The average pension for a retired city frontline worker is less than $18,000 a year, and some are not eligible for Social Security because the city is exempt from making contributions to the Social Security fund.

“We urge Snyder and Orr to immediately abandon their course of action and to follow the (state) judge’s order directing the emergency manager to immediately withdraw the Chapter 9 petition and to not authorize any further Chapter 9 filing that threatens to diminish or impair accrued pension benefits,” said AFSCME President Lee Saunders in a press statement. “There is too much at stake to play political games with the hard earned retirement security of Detroit’s public workers. These retirees worked hard and played by the rules. . .  Attacking these pensions is not only unfair, it is illegal.”

On Monday shortly after the federal bankruptcy judge’s ruling, AFSCME Council 25, which represent public workers in Michigan, held a press conference where Council 25 President Al Garrett announced that the union had filed an objection to the bankruptcy proceedings in federal court.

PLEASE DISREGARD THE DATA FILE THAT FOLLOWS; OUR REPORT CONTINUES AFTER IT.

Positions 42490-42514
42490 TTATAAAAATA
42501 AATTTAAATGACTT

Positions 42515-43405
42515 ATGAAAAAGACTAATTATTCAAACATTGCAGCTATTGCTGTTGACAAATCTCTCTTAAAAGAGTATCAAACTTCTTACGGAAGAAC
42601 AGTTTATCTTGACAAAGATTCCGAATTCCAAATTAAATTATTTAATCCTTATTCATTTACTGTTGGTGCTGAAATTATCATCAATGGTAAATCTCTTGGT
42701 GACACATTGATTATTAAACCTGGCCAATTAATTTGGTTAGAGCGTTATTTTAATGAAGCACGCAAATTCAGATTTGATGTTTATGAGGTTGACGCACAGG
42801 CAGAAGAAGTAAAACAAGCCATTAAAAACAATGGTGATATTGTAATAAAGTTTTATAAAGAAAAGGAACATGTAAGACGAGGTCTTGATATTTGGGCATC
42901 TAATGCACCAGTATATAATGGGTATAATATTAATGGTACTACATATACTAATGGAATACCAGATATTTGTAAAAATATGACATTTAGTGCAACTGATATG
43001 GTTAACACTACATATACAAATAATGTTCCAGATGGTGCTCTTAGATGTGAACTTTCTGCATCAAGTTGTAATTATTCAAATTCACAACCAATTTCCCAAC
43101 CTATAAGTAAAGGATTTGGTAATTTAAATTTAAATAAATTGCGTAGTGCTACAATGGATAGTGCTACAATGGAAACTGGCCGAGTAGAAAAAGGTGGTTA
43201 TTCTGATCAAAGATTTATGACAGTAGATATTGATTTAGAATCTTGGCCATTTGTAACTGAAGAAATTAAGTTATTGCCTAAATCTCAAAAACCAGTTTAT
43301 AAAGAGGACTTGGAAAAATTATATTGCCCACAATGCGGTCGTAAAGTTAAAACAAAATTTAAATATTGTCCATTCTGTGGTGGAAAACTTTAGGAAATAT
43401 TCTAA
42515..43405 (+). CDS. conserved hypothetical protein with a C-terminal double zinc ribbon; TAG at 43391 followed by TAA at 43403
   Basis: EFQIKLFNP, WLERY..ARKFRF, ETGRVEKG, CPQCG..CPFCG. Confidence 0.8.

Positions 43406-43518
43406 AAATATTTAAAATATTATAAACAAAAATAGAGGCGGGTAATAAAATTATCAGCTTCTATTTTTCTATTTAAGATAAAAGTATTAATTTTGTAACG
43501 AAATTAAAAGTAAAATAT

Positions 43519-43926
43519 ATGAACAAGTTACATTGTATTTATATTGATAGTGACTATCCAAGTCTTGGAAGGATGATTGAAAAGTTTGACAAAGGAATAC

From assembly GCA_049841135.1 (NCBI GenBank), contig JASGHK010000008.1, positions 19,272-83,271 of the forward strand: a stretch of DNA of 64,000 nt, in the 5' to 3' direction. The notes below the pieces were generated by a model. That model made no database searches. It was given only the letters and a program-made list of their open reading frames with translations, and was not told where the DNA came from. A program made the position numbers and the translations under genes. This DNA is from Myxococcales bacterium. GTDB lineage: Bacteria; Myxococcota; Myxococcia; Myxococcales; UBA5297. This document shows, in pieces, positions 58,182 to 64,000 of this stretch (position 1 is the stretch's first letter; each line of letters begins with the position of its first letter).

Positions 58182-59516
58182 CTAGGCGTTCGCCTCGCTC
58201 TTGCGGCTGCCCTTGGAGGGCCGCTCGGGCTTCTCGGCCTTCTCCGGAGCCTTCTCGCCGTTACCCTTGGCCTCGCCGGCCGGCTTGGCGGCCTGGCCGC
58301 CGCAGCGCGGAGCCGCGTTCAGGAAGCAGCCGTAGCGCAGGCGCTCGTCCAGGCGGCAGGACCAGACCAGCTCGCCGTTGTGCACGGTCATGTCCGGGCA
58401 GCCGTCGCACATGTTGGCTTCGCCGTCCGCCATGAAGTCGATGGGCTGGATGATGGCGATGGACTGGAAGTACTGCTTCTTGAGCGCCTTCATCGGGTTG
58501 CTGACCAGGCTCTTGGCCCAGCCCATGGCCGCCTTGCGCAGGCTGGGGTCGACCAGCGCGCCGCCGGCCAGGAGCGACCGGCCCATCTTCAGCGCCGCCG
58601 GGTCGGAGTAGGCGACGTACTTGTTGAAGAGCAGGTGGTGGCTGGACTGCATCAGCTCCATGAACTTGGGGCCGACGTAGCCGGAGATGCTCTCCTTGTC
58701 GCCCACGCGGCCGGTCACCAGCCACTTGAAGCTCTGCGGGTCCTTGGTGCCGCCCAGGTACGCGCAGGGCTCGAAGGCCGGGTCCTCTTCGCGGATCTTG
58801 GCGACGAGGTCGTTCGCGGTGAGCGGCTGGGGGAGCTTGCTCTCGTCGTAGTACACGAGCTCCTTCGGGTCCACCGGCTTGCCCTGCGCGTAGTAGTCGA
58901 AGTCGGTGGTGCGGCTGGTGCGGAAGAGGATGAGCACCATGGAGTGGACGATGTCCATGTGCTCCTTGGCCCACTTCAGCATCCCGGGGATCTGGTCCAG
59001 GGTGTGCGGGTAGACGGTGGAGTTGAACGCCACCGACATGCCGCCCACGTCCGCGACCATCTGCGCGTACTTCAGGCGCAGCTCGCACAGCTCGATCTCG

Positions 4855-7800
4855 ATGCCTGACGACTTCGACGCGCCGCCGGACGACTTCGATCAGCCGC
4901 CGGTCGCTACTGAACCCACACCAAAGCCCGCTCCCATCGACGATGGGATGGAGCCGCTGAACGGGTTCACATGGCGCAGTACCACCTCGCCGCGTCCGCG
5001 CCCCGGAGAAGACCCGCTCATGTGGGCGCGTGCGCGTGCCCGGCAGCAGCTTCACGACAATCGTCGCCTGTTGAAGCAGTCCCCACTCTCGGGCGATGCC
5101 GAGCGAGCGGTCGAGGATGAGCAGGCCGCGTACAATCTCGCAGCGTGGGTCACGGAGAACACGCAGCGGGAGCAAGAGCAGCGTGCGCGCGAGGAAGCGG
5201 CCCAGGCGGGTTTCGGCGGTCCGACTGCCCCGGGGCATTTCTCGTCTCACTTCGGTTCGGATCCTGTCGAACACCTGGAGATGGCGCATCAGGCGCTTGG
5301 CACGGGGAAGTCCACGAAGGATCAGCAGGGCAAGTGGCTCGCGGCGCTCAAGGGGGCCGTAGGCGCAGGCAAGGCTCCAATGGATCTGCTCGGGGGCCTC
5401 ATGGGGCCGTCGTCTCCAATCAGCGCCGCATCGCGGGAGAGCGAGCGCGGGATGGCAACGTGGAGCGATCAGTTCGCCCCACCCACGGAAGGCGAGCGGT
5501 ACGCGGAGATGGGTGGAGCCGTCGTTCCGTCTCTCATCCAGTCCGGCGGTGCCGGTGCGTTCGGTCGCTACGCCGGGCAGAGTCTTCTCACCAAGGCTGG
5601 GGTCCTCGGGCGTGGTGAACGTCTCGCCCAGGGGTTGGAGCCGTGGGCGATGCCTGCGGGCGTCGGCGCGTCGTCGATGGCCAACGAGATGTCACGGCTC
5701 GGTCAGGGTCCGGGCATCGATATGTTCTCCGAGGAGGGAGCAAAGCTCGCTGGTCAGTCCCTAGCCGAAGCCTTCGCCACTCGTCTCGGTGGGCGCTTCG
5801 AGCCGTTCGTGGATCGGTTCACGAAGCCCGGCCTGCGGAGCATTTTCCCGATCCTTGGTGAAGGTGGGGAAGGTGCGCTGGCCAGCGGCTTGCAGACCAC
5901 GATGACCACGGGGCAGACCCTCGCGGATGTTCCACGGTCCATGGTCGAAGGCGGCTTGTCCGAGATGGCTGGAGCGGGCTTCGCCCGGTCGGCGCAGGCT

The union is questioning Detroit’s eligibility for filing bankruptcy.

According to Ed McNeil, a special assistant Garrett, the city is required to negotiate in good faith over issues such as pensions and health care with its unions before declaring bankruptcy but has failed to do so.

Prior to Orr filing for bankruptcy, members of Orr’s staff met with union representatives to provide them information, but when asked by McNeil whether these meetings were negotiations, Orr’s staff responded that they were only information meetings and not negotiations.

At union’s press conference, union leaders said that the decision to file for Chapter 9 bankruptcy had already been made before Orr was officially appointed as the city’s emergency manager.